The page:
How can the basic logic of the BLM be described? To what extent does it promote sustainable learning success?

The focus is on performance, because even if it sometimes sounds “unromantic” to the employee, it is about earning money. The employee also wants to be performant. For sustained training success, the learning content must be relevant to everyday work, otherwise it will be forgotten again. The employee’s level of development must be such that he or she can place learning content in a larger context and this must correspond to the learning objectives defined for him or her by his or her manager. By the way, overloading with learning goals or contents also plays a major role here, especially in onboarding. Translating theory into practice – from knowledge to ability – is nothing new, but in reality it is often neglected because training and the actual qualification processes have drifted apart. Especially for us as a service provider, the gap between learning and application is due to our business model. As a project management service provider, we have to provide our customers with top performance, which is why an on-the-job training environment is flat.

Besides the theory – are there already practical examples and successes?

Now that we have introduced this model internally, we can immediately see the success of the system. We talk more to each other, our employees independently question whether learning content is relevant to them in order to go into training at the right time. Some qualification contents fly out, new ones are added, project and internal product development communicate more closely and at shorter notice in order to create a relevant, coherent training landscape.

But we also receive very positive feedback for the idea and implementation of the Balance Learning Model in customer projects.

How do I motivate employees to open up to these new ideas?

In a nutshell – with your personal opportunity costing. Don’t sit around in trainings that won’t do you any good – maybe only at this point in time – because you’ll forget what you’ve learned anyway. Learn an argumentation pattern with the BLM that will also help you in your personal development towards your leader.

Were there any resistances? How do you encounter them?

At employee level, the topic was received with open arms and perceived as an appreciation. They benefit directly from it. Because better qualification opportunities for employees mean both professional and personal, sustainable development.

On the other hand, new learning measures also mean effort that has to be justified at decision-maker level. When it comes to education, a business case is always difficult to present, but ultimately it concerns our most expensive asset, our employees and their training. However, the good conceptual, procedural foundation of the BLM quickly convinced the decision-makers.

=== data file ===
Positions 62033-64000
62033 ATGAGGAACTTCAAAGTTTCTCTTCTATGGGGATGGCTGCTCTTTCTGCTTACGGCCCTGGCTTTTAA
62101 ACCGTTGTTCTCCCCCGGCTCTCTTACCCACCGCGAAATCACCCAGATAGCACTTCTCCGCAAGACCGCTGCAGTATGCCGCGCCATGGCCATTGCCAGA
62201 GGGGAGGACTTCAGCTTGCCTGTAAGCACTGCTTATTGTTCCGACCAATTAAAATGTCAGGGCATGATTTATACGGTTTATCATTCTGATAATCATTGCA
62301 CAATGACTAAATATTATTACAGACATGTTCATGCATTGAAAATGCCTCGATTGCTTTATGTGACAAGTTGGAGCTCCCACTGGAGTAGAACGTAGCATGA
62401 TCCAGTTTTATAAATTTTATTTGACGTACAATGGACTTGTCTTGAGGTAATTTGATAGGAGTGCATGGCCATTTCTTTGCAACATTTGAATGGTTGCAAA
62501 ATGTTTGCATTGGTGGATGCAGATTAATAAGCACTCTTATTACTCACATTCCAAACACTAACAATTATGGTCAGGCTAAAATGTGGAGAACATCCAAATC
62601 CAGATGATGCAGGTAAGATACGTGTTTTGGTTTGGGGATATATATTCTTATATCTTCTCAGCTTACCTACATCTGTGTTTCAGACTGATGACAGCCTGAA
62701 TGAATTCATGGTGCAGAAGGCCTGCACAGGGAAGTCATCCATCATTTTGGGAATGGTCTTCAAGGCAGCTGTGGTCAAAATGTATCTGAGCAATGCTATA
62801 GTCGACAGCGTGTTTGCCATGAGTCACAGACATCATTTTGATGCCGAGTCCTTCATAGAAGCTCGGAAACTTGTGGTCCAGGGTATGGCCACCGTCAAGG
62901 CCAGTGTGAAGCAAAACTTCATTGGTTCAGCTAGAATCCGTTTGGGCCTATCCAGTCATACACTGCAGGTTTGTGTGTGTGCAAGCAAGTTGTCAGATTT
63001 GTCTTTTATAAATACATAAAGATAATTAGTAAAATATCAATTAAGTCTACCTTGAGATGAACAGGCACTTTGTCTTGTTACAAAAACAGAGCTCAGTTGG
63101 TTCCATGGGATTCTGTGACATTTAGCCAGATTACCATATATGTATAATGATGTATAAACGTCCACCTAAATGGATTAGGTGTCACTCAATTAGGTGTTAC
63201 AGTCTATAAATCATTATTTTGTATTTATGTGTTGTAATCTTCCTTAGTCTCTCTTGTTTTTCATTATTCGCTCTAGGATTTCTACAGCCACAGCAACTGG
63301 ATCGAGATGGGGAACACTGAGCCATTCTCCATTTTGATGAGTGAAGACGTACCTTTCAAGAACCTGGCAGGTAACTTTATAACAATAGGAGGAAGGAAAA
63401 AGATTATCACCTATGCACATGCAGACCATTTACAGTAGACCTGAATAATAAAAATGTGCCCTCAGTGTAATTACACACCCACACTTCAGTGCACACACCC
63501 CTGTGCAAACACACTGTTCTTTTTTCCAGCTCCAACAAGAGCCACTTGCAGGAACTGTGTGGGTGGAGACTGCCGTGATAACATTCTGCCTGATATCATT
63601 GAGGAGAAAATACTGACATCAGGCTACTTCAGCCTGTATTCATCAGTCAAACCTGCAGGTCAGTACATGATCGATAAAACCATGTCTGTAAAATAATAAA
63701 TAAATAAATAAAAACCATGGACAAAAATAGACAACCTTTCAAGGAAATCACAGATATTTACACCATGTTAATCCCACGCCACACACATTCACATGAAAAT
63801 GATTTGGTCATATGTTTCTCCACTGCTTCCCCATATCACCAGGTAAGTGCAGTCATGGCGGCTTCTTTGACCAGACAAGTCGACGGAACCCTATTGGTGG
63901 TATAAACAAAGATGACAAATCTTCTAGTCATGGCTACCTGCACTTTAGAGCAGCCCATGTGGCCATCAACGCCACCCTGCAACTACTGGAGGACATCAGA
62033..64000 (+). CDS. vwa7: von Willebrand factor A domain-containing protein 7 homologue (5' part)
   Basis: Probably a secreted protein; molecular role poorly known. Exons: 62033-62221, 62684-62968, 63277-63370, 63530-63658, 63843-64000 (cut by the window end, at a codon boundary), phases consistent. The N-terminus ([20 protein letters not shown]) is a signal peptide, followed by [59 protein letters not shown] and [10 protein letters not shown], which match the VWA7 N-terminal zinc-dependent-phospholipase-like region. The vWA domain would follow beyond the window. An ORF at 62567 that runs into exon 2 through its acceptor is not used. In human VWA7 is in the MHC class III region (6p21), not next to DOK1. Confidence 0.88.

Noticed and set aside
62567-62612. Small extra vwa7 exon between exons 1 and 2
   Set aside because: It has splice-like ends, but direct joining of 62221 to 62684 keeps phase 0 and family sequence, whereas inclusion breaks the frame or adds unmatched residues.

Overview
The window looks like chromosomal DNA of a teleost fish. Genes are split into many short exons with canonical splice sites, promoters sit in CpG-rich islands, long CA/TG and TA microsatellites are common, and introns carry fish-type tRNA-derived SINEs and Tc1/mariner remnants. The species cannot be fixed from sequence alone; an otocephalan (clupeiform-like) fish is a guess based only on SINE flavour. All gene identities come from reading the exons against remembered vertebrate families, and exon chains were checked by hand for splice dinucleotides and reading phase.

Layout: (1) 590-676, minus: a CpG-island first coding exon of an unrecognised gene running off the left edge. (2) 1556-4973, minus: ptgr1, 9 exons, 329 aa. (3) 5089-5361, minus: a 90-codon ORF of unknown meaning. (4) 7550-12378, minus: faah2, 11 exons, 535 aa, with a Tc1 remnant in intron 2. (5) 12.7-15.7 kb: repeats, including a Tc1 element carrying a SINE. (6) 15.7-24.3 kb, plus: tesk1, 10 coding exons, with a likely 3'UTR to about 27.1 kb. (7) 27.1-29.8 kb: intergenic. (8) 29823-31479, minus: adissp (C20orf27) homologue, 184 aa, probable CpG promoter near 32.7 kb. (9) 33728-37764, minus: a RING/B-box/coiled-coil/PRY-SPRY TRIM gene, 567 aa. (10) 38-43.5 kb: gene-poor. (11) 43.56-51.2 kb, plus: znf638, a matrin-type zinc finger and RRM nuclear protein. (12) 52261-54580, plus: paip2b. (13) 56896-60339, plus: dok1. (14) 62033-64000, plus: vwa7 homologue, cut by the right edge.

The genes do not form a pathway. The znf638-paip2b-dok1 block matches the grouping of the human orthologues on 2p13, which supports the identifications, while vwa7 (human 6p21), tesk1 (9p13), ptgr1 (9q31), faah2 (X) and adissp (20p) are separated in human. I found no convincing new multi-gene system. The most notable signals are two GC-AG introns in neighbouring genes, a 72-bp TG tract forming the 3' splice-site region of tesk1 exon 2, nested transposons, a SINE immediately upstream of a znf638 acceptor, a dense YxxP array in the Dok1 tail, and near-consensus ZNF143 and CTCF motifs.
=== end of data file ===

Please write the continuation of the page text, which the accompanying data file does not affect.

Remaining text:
How can [bu:st] support qualification and training processes?

Our Unique Selling Point is the combination of project management, process design and competence around qualification and training, methodically and processually. We accompany the introduction of new methods or even a model such as the BLM in the change process and ensure sustainable anchoring in the process landscape. This also applies to effective communication processes so that the topic reaches people’s minds. As always, the first step is to listen in order to develop the best solution together with the customer using the [bu:st] method.

An example of this: In order to anchor relevant knowledge sustainably, we have created a [bu:st] learning app as a supplementary exercise environment. The trainers use the app as part of the repetition strategy to ensure that this is not just a one-off “hype”, but that the platform is used permanently. Employees are given the task of playing through lessons before or after training sessions. In onboarding, courses are still strongly prescribed, after which the personal responsibility of the employee must increase – again depending on the situation. We see this as an element of a learning process support.

In summary, we stand for designing new learning according to the situation and anchoring it in operative processes in the long term – with the Balanced Learning Model as a guiding star.

Nicola, thank you so much for the interview.

Nicola Prinz

Learning & Development

Ready for innovation?

Are you interested in working with us? We look forward to your inquiry. Tel: +49 89 452239-0